On August 30, 1780, in Warwickshire, England, twenty-year-old Theodosius Boughton, the dissolute heir to a vast fortune and baronetcy, died suddenly and in violent convulsions after taking a medication prescribed by his doctor. Was he poisoned by his mother, who insisted that he drink the draught despite its scent of bitter almonds? His brother-in-law, John Donellan, who hurriedly rinsed and broke the bottle containing the medicine after Theodosius’s death? His cousin, who desperately wanted the baronetcy? The jealous maid with whom Theodosius frequently cavorted? Many had a score to settle or stood to benefit financially from his demise.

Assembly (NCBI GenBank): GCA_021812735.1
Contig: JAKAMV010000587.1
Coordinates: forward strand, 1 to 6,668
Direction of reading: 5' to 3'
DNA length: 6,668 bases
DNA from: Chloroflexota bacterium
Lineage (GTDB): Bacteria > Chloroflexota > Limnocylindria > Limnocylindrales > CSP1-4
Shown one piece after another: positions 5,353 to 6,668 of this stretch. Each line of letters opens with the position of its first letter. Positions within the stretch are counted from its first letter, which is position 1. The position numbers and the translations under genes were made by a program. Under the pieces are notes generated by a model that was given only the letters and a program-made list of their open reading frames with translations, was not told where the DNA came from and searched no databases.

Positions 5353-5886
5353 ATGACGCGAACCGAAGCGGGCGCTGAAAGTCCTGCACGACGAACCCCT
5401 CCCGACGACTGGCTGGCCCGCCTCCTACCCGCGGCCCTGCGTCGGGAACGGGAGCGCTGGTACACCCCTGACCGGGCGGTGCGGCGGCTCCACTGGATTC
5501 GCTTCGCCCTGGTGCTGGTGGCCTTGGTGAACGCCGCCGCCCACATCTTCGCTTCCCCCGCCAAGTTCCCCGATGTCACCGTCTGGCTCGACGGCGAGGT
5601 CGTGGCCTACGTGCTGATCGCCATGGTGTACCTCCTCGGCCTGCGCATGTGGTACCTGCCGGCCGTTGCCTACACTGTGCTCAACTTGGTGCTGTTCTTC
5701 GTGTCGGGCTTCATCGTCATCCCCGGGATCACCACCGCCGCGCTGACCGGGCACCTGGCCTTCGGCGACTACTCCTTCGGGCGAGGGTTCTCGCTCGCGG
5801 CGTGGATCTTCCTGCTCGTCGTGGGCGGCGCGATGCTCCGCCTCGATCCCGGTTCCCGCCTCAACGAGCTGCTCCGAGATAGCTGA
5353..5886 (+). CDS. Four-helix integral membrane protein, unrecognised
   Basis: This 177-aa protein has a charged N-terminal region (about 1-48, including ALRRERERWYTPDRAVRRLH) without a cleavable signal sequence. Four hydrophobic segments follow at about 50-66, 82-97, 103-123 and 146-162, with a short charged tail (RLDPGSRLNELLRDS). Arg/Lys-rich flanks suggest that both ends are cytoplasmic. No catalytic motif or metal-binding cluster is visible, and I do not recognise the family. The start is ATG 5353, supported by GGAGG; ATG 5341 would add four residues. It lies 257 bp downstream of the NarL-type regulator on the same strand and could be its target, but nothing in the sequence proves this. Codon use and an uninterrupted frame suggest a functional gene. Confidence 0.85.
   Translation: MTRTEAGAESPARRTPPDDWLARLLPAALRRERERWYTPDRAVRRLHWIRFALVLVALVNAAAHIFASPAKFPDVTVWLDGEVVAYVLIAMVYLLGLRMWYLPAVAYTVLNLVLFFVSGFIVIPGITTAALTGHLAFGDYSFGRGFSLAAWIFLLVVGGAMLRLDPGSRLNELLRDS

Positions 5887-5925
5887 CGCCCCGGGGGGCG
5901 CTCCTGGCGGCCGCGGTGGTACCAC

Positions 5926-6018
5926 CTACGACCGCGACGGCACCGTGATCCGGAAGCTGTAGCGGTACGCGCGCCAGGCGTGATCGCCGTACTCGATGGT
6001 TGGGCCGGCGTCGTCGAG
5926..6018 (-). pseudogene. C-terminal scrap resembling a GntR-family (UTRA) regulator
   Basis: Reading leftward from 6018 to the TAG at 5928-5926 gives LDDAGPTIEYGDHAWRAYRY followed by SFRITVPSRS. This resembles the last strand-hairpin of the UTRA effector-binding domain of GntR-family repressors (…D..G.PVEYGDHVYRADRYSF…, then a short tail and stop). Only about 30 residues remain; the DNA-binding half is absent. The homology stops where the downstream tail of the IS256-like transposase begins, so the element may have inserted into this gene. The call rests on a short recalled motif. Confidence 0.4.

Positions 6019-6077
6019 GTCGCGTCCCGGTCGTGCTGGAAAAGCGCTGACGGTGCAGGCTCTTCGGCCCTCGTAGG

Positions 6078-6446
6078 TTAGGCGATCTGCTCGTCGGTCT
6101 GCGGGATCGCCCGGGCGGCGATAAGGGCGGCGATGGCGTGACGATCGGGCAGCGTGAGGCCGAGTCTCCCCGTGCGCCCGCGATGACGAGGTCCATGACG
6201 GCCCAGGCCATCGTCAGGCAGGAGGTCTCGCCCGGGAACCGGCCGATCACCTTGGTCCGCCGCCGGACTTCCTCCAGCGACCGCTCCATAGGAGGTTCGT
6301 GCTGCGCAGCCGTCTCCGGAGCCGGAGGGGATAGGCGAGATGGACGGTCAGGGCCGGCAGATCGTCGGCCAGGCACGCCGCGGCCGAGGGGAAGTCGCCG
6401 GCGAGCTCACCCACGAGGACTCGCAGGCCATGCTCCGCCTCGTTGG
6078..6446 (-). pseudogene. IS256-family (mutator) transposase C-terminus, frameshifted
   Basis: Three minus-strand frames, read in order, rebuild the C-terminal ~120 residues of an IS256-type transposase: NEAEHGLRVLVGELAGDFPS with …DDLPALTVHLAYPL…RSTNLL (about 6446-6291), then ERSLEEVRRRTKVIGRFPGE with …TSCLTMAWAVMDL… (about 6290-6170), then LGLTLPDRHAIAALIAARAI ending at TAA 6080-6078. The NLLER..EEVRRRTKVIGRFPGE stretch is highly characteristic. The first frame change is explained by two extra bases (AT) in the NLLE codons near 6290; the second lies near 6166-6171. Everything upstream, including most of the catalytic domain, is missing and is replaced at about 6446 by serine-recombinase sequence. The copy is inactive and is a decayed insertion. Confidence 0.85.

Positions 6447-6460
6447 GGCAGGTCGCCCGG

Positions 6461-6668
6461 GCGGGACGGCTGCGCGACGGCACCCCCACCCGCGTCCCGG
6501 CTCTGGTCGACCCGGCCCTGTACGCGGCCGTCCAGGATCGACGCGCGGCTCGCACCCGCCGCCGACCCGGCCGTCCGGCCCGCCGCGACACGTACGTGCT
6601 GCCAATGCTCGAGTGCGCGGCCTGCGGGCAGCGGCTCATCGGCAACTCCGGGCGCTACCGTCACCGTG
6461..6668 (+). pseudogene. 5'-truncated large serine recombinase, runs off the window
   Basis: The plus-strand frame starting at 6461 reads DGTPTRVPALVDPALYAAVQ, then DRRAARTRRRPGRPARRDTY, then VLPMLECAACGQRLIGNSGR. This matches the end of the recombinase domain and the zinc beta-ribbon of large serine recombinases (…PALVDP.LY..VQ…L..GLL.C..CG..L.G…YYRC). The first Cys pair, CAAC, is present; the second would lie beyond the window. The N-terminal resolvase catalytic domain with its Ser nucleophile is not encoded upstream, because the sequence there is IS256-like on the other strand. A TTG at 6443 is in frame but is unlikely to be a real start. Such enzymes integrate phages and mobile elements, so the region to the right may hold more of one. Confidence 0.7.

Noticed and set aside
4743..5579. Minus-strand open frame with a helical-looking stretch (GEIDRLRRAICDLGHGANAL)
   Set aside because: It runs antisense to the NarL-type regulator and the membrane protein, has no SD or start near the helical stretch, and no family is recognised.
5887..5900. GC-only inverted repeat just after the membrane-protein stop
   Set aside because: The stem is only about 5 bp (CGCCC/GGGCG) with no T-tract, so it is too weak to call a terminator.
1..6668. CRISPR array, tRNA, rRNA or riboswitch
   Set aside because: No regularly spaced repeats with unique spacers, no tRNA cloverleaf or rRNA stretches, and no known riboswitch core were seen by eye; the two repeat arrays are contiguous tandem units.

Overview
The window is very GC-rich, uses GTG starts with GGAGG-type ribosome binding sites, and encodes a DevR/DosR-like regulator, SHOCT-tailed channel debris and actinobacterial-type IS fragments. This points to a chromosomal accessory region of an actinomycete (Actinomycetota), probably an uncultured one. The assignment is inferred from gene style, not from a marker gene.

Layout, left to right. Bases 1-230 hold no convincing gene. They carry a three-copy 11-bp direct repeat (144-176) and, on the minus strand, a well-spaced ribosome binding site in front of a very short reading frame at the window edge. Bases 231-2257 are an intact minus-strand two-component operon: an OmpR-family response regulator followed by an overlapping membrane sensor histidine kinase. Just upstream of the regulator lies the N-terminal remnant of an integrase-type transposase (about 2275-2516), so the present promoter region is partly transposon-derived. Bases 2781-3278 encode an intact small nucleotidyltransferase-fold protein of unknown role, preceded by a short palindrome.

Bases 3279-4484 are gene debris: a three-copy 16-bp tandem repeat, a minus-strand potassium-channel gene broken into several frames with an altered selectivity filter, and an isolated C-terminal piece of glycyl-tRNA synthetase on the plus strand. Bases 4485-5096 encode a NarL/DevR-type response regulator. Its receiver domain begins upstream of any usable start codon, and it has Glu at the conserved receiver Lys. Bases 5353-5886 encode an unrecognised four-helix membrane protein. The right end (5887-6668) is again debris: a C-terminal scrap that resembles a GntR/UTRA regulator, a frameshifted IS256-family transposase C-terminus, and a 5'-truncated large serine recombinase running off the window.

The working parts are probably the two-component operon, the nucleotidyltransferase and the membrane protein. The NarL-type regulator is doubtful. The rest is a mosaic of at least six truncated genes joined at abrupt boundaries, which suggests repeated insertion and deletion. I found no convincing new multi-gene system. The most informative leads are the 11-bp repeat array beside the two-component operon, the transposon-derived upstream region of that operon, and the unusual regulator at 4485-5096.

But perhaps he wasn’t murdered at all. Could he have died from the quack medicines, including mercury, he used to treat his debilitating syphilis? Or was it a heart attack or stroke, rare in young men but the cause of the deaths of his father and grandfather? Or an epileptic fit? With the cleverness of a master detective and the literary skill of the finest crime writers, Elizabeth Cooke deconstructs the evidence, chronicles the sensational trial that ensued, and provides intriguing new proof that Donellan, who was executed for the murder, may not have been guilty after all. In the process, she opens a fascinating window on the dark and violent underbelly of Georgian society.